• Description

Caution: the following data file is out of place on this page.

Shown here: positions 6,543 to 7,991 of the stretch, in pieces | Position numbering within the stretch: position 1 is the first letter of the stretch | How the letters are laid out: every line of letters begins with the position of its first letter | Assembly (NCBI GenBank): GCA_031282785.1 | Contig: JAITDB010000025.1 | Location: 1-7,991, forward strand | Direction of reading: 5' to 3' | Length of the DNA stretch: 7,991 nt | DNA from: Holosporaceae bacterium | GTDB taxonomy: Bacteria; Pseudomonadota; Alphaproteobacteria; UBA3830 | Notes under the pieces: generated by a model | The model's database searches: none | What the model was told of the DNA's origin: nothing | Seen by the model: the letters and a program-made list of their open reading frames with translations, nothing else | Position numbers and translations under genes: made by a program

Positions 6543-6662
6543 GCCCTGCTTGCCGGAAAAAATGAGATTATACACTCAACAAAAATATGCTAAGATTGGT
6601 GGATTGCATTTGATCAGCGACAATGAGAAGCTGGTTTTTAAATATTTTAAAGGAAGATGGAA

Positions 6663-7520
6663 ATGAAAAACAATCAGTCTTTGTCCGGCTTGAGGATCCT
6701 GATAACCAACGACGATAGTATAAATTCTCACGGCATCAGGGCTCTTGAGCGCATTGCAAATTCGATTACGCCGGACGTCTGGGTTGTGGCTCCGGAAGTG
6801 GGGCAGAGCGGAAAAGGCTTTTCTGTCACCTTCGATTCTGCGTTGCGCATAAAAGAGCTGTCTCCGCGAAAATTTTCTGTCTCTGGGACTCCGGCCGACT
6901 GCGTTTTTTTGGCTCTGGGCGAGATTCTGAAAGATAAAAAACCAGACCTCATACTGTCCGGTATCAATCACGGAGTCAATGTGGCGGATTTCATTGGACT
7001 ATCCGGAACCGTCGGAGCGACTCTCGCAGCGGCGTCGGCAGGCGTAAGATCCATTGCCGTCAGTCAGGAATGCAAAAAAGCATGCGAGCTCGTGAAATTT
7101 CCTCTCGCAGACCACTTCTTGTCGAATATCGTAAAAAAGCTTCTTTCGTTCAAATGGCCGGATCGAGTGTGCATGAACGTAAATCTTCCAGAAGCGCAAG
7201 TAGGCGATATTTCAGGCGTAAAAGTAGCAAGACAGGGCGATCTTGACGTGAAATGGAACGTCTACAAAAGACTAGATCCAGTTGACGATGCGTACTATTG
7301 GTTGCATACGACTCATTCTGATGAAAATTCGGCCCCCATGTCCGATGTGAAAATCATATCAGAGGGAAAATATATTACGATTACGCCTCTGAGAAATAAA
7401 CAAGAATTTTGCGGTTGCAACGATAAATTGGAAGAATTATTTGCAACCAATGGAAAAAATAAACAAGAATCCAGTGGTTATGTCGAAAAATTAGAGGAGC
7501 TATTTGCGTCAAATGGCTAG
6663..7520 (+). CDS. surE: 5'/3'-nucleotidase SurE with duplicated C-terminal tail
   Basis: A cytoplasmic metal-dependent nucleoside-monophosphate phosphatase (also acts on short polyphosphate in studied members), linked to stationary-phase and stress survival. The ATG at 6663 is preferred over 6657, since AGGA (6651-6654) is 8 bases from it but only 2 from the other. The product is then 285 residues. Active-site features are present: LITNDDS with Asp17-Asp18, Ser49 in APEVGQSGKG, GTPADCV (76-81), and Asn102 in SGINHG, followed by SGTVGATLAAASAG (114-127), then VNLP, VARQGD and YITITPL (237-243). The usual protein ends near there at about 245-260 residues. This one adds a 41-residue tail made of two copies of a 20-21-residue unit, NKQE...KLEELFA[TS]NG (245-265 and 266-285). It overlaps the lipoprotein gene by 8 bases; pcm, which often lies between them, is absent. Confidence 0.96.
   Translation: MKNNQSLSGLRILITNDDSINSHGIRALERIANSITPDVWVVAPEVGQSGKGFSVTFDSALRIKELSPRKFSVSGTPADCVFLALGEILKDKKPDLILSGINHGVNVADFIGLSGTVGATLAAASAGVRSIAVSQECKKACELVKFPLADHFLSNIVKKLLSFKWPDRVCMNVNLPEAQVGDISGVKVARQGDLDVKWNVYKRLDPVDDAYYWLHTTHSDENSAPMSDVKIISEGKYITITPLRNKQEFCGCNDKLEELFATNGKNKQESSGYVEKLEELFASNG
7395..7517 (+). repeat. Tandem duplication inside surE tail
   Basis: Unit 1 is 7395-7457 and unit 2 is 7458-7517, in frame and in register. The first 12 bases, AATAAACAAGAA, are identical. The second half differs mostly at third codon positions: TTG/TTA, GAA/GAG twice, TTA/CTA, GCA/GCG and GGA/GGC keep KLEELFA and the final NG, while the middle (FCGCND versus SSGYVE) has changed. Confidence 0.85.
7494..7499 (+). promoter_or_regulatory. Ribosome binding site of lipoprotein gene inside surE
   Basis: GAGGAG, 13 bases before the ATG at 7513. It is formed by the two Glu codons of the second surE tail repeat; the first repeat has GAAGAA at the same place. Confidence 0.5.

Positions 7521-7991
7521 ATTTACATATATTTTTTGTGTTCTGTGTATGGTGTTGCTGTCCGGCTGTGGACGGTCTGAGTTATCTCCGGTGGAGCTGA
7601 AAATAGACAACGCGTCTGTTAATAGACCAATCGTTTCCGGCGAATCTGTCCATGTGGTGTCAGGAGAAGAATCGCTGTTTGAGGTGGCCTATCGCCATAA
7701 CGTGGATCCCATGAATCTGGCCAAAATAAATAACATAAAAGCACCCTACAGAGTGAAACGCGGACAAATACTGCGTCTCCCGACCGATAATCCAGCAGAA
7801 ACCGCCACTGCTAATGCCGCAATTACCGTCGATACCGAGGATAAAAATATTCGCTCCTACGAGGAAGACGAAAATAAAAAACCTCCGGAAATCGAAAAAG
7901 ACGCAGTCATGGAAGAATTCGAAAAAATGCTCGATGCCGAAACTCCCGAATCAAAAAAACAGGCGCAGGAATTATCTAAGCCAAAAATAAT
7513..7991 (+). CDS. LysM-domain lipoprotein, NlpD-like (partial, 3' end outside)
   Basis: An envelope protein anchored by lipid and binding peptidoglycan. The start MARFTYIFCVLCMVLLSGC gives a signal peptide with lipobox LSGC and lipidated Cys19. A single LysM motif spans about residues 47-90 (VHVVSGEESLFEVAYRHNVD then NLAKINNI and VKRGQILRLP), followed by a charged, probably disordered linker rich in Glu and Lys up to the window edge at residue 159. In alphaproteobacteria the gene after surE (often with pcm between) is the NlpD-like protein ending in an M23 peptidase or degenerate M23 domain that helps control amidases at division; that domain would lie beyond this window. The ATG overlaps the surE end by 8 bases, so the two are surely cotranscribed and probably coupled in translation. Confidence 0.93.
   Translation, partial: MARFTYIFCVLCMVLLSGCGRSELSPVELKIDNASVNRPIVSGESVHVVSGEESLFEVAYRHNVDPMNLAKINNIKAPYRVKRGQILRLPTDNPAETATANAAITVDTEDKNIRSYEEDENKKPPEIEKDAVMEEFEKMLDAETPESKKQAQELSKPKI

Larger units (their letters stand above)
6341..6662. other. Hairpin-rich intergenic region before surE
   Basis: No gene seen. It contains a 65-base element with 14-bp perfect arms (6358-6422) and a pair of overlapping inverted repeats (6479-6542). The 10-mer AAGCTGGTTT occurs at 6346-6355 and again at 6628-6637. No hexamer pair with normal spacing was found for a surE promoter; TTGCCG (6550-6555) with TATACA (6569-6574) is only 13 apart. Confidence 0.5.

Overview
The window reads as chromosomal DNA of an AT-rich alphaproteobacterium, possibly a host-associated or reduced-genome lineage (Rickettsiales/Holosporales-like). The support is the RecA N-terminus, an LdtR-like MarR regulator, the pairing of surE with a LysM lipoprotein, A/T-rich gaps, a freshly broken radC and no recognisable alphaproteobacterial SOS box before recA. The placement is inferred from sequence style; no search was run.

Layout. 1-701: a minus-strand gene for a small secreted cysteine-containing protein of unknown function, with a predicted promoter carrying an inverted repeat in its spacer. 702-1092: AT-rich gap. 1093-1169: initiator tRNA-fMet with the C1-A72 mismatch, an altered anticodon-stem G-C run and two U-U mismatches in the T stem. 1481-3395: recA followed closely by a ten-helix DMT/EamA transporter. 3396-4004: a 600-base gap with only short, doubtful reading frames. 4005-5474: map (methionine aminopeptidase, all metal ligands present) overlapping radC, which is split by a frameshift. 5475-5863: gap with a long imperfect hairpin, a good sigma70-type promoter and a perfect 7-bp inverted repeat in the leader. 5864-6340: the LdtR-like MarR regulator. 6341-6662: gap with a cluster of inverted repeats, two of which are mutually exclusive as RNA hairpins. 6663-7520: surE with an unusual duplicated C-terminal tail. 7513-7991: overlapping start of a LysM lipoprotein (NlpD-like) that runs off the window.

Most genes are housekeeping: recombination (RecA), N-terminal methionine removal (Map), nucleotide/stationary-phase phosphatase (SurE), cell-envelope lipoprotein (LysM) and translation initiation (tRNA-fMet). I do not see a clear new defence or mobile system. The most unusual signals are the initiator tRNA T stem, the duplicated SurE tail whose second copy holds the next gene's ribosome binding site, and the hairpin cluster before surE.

Strategies for dealing with evasion include such standard policies as stricter enforcement (e.g., increased audit rates, more extensive audits, larger penalties). However, the exact responses of taxpayers to these enforcement measures are quite difficult to measure with existing field data, and so are not known precisely. In this paper we use experimental methods to examine how individuals respond in their compliance decisions to a "certain" probability of audit and to information concerning the "productivity" of an audit. Our design informs some individuals that their return will be audited with certainty prior to making their compliance decision, while other individuals receive information that they will not be audited; we also inform individuals of the productivity of the audit by stating how much unreported income will be discovered via the audit. We find that the announcement of audits increases the compliance rate of those who are told that they will be audited. However, the compliance rate of those who know that they will not be audited falls, and the net effect is that overall compliance falls. Working Paper 06-43